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## A PRIORI ESTIMATES FOR FRACTIONAL HEAT EQUATION

For the classical heat and parabolic equations, a priori estimates are extremely standard and can be found in Chapter 7 of L. C. Evans’ book and many others (evans-pde)  For time-fractional heat equation this I believe is new but not very different.  The essential difference is that one uses a weighted $L^2$ norm in the time direction.  Let $0<\alpha<1$ and let $I^{\alpha}_t$ be the fractional integral

$I_t^{\alpha} f(t) = \int_0^t (t-s)^{\alpha-1} f(t)$

which is the inverse of the fractional derivative $D^{\alpha}_t$.  Consider

$D^{\alpha}_t u - \Delta u= f$ with initial data $u(\cdot,0)=g$.  Rigorous a priori estimates can use a finite dimensional approximation using eigenfunctions of Laplacian as a basis on a bounded domain in $\mathbf{R}^n$ as in Evans’ book but the key computation is the following where we assume that there is a smooth solution with sufficiently fast decay as $|x|\rightarrow \infty$.

First, let $X=\mathbf{R}^n$ and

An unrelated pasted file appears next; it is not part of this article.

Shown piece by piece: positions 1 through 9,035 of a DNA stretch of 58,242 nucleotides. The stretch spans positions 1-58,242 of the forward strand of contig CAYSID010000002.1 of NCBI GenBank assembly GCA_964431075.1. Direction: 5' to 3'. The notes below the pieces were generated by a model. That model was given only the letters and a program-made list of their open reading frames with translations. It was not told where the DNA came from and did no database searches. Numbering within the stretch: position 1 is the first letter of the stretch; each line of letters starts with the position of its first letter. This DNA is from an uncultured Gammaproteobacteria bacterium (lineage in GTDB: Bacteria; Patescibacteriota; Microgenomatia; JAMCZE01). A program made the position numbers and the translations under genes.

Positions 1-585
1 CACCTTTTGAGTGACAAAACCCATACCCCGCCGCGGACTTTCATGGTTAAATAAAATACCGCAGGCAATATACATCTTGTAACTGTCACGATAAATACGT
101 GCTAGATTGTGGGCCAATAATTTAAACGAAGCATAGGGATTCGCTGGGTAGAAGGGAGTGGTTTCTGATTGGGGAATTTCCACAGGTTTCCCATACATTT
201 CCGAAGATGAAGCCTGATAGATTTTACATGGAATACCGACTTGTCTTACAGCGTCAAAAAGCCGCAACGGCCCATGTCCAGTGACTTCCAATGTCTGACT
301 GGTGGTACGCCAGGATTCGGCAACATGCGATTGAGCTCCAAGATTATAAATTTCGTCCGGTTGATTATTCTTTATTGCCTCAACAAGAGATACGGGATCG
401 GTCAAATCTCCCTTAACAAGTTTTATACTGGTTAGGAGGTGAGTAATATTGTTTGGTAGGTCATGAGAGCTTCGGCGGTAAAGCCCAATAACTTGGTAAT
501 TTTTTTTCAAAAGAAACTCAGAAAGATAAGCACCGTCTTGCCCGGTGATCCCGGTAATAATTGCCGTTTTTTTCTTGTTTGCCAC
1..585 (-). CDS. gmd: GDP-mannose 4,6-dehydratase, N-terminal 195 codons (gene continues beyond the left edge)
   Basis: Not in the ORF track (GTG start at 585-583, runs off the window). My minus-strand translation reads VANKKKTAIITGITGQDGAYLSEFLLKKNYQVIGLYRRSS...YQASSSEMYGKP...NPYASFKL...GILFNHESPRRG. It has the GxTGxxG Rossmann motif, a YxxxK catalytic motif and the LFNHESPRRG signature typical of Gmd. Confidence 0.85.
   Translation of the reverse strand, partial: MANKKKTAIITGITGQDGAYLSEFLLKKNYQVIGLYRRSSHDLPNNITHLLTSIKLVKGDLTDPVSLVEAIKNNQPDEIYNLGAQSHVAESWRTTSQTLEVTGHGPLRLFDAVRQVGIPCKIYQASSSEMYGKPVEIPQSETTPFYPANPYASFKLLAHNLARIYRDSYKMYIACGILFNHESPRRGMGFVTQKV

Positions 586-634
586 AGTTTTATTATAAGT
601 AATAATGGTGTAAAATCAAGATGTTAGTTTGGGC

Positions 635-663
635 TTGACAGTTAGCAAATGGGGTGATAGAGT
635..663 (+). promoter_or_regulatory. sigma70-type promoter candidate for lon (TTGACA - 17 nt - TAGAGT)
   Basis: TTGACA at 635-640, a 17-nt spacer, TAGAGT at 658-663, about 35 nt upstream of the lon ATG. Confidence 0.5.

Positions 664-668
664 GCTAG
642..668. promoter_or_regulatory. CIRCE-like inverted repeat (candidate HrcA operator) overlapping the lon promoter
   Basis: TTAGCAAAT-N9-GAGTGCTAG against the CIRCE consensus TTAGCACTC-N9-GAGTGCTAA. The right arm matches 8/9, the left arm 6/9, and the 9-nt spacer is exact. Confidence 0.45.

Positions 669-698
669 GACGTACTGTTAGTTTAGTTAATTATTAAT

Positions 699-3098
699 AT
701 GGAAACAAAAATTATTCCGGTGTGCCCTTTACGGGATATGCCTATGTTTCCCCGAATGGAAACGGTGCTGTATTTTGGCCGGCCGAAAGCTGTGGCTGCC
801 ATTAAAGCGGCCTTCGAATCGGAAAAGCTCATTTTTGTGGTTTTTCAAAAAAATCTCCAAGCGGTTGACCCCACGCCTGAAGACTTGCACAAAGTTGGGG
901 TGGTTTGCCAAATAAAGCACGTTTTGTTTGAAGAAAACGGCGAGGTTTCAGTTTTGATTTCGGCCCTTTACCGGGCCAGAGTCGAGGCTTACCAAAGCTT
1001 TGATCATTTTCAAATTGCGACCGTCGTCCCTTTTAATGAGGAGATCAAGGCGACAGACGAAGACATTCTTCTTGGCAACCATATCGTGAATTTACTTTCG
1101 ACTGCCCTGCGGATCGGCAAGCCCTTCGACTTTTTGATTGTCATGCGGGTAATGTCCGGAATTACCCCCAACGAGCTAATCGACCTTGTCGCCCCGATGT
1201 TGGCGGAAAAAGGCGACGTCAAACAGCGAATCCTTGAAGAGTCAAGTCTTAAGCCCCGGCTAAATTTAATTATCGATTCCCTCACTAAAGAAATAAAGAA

$\int_X f^2 dx = \int_X (D^{\alpha}_t u)^2 - 2\Delta u D^{\alpha}_t u + (\Delta u)^2 dx$

Now $D^{\alpha}_t (|Du|^2) = 2 Du DD^{\alpha}_t u$ since we are using the Caputo derivative.  So multiply $D^{\alpha}_t u - \Delta u = f$ with a test function and integrate by parts and set the test function to $u$:

$\frac{1}{2} D^{\alpha}_t \int_X u^2 dx + \int_X |Du|^2 = \int_X fu dx$ (1)

Now apply $I^{\alpha}_t$ first to the term on the right and use Cauchy-Schwartz:

$I^{\alpha}_t \int_X fu dx \le (I^{\alpha}_t \int_X f^2)^{1/2}(I^{\alpha}_t \int_X u^2)^{1/2}$

$\cdot \le \frac{1}{4 \epsilon} I^{\alpha}_t \int_X f^2 + \epsilon C(T) \int_X u^2 dx$

where $C(T) = I^{\alpha}_T(1) = \int_0^T (T-s)^{\alpha-1} ds$.  Choose $\epsilon C(T) = 1/4$ and plug in the estimate into (1).  Obtain

$\frac{1}{4}\sup_{[0,T]} \int_X u^2 + I^{\alpha}_t \int_X |Du|^2 \le C(I^{\alpha}_t\int_X f^2 dx + \frac{1}{2} \int_X g^2 dx)$

So what is happening here that is different from the standard case is that instead of the usual Lebesgue measure for time we have a weighted time measure; otherwise the argument is the same.  Now the problem is that arguments involving the Gronwall lemma are a bit more complicated but there exists a Gronwall lemma proved for time-fractional functions in 2006 which could apply: fractionalGronwallInequality2006.